Terrestrial and Freshwater Invasive Plants
Land use change and travel have provided opportunities for colonization by non-native plants in the United States. Changes in land cover have created openings and disturbances in many habitats such as forests, wetlands and grasslands. Travel and the importation of goods provides avenues for seeds and plants to colonize new locations. While many of the plant species brought in by colonists have become important crops, others have become invasive species. Numerous non-native plant species have entered the United States through ship ballast and packaging of goods. For example, Japanese stiltgrass (Microstegium vimineum), a plant listed as invasive in Connecticut, was first documented in North America in 1919. It was thought to have been introduced through shipments of Chinese porcelain in which Japanese stiltgrass plants were commonly used as packing material. Another invasive plant example is purple loosestrife (Lythrum salicaria), a wetland plant that can rapidly outcompete native plants. A Eurasian native, purple loosestrife is thought to have been brought to North America through multiple avenues including accidental inclusion in ship ballast, for medicinal purposes and as an ornamental plant.
Other common invasive plants include common reed (Phragmites australis ssp australis), though interestingly, a native subspecies occurs in Connecticut (Phragmites austalis ssp americanus) and Japanese knotweed (Fallopia japonica) which can grow in a multitude of habitats.
See this fact sheet to learn how to differentiate the two subspecies of Phragmites.
Control measures for invasive plant species depend on many factors including the species, where it is growing, the level of infestation and the desires of the property owner. Herbicides (both synthetic and organic), mechanical means such as repeated mowing or hand pulling and biological controls can all be effective measures. Often multiple methods are used for control.
Climate change is now a factor in the potential introduction of new invasive plants to our region. As air and water temperatures warm and winters become milder, species ranges are changing. The State of Connecticut has an invasive plant council which maintains a list of invasive and potentially invasive plant species. This list is periodically updated, and it is critical to maintain awareness of new plant species’ establishment.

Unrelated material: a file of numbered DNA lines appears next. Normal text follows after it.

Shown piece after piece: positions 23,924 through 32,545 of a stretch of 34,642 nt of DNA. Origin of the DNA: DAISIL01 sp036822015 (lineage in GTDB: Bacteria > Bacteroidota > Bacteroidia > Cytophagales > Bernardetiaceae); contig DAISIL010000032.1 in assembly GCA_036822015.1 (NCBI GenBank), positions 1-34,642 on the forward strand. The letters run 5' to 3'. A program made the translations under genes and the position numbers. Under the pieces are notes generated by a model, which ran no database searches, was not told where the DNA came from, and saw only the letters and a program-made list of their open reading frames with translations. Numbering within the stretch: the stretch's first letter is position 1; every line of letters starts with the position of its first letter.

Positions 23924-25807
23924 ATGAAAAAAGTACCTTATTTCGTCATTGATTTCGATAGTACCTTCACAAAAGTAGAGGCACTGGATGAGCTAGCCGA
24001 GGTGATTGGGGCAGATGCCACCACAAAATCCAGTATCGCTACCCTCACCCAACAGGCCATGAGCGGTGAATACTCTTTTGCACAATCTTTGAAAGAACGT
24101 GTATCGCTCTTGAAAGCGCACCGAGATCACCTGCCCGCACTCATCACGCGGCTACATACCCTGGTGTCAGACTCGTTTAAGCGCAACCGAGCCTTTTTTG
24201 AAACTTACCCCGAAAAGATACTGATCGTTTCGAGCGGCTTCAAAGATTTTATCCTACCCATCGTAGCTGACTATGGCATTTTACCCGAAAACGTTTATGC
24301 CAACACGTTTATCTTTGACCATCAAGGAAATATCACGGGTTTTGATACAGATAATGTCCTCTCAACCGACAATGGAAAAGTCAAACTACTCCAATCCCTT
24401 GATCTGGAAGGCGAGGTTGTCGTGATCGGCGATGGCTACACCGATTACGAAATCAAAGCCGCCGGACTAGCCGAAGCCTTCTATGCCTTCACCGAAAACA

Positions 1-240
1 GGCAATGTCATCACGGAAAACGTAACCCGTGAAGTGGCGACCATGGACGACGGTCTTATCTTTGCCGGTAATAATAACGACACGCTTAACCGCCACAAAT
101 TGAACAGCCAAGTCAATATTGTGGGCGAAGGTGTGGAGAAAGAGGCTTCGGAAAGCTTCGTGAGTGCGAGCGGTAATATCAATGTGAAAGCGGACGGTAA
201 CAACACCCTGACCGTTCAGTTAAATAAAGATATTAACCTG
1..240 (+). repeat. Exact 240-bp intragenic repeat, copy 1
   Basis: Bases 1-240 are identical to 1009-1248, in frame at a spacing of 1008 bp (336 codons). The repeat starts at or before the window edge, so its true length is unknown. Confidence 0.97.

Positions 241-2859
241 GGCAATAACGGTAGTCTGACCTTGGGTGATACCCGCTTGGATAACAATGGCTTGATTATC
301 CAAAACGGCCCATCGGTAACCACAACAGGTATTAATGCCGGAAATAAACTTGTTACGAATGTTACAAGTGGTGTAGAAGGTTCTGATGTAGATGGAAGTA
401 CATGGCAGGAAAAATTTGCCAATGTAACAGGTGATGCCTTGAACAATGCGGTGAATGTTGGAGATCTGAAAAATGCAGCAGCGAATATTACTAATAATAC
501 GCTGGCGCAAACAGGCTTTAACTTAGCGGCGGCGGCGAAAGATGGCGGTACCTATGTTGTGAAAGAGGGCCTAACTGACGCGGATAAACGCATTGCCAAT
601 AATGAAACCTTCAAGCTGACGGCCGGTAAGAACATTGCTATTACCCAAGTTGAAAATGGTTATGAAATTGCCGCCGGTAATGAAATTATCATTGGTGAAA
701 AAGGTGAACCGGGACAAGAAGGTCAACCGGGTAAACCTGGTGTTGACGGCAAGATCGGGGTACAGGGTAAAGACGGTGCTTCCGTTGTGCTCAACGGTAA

Marine Invasive Species
Long Island Sound is the adopted home of many invasive, non-native species. European green crabs (Carcinus maenus) and common periwinkles (Littorina littorea) were introduced in the 1800s. The Asian shore crab (Hemigrapsus sanguineus) appeared in Long Island Sound in 1993, becoming the dominant intertidal crustacean and displacing both native and non-native crab species. Non-native marine tunicate species foul boat hulls and lines, dock pilings and some subtidal habitats. Grateloupia turuturu and Heterosiphonia japonica are invasive red seaweeds. The latter can bury beaches with smelly, decaying piles in late summer, creating problems for managers and beachgoers. Sightings of Chinese mitten crabs (Eriocheir sinensis) should be reported immediately to CT DEEP Marine Fisheries (firstname.lastname@example.org).
What is an invasive species?
According to U.S. Executive Order 13112, an invasive species is one that is:
- non-native (or alien) to the ecosystem under consideration, and
- a species that causes or is likely to cause economic harm, environmental harm or harm to human health by its introduction.
- USDA invasive species website: https://www.invasivespeciesinfo.gov/
- Northeast Aquatic Nuisance Species Panel: https://www.northeastans.org/index.php/home-page/member-states-and-provinces/connecticut/
- Lower Connecticut River Valley invasive aquatic plants initiative: https://www.rivercog.org/projects/invasives-plants-initiative/
- CT DEEP: https://portal.ct.gov/DEEP/Invasive-Species/Invasive-Species
- CT Agricultural Experiment Station: https://portal.ct.gov/CAES/Invasive-Aquatic-Plant-Program/IAPP/Aquatic-Plant-Survey-Program-for-Connecticut-Lakes
For more information, contact:
Plants only: Juliana Barrett
Nancy Balcom (Associate Director, Extension Program Leader)
View our invasive species publications.